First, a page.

BJP’s Rajya Sabha MP Subramanian Swamy has launched another scathing attack against Prime Minister Narendra Modi by accusing the government headed by him of suffering from ‘Stockholm Syndrome’ in dealing with China. Swamy said that the Modi government was willing to ‘crawl before the Chinese.’
“Stockholm Syndrome is when a kidnap captive becomes complicit with the kidnapper. Modi Govt suffers from that syndrome, wanting to crawl before the Chinese. In Galwan our soldiers thrashed PLA. But China is celebrating,” Swamy said in his social media post.
What appeared to have irked Swamy to launch a tirade against his own party’s government was the news of China taunting India to select one of its soldiers involved in the Galwan valley attack as one of its torchbearers for the ongoing Beijing Winter Olympics. That attack had left at least 19 Indian soldiers dead in 2020.
Swamy wrpte, “18 one to one meeting with Xi (Jinping) in five years and five visits to China—all “historic meetings” according to our media. And after PLA defeat at Galwan we withdraw as a gesture. Now?”
Stockholm Syndrome is when a kidnap captive becomes complicit with the kidnapper. Modi Govt suffers from that syndrome, wanting to crawl before the Chinese. In Galwan our soldiers thrashed PLA. But China is celebrating !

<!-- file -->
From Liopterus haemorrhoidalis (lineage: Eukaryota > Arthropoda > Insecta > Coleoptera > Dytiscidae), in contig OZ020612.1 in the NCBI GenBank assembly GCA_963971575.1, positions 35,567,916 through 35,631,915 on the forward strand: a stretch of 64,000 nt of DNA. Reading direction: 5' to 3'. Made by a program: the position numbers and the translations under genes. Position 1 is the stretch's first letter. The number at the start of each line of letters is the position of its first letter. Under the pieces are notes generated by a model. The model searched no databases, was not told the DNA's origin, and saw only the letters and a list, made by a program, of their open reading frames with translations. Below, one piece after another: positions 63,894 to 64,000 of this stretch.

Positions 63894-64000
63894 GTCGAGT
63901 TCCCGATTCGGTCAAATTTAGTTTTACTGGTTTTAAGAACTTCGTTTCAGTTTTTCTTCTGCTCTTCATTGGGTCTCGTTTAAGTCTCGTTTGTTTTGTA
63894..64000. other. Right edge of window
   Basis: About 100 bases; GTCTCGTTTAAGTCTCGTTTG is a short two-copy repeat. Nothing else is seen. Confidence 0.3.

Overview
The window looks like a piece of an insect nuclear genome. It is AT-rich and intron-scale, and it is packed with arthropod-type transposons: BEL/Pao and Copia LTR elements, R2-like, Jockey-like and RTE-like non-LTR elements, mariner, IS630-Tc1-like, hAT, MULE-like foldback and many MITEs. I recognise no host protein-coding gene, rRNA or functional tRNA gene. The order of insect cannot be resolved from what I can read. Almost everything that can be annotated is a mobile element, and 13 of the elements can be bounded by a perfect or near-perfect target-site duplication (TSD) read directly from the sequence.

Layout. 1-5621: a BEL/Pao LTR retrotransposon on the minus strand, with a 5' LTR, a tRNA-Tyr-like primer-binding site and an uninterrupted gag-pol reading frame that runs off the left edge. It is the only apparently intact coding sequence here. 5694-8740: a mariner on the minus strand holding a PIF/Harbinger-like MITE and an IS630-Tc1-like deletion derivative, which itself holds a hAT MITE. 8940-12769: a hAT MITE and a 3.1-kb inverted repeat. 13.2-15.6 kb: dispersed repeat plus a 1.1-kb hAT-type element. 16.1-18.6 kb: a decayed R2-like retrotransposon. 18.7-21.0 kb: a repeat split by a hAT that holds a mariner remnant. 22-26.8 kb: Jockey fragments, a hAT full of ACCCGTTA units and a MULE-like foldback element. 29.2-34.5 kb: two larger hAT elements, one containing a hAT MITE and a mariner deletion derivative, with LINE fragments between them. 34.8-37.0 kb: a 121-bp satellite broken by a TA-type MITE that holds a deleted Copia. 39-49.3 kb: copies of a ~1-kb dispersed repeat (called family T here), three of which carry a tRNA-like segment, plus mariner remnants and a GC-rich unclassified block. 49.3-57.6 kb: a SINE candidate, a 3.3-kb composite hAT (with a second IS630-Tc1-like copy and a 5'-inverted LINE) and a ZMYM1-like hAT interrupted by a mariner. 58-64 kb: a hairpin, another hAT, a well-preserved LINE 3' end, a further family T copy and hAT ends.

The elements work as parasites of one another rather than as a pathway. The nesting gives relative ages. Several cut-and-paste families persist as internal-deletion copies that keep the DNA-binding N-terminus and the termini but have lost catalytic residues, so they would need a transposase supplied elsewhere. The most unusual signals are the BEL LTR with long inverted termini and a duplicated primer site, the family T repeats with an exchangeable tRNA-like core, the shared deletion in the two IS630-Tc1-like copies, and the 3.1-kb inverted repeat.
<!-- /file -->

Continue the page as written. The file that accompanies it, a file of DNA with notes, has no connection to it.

— Subramanian Swamy (@Swamy39) February 6, 2022
Swamy’s outbursts come just days after the Indian government announced that its diplomats would not attend the opening or closing ceremony of the Beijing Winter Olympics to register its protest against China’s decision to include Qi Fabao, a commander with the Chinese army, as one of the 1,200 torchbearers in the Games, starting from 4 February.
Fabao had sustained serious injuries during the fight between Indian and Chinese soldiers in the Galwan Valley in Ladakh in 2020. At least 19 Indian soldiers were killed by the Chinese army, which also captured a large swathe of the Indian territory.
India’s state-owned broadcaster, Doordarshan, had also decided to blackout the coverage of the Opening and Closing ceremonies of the the Winter Olympics.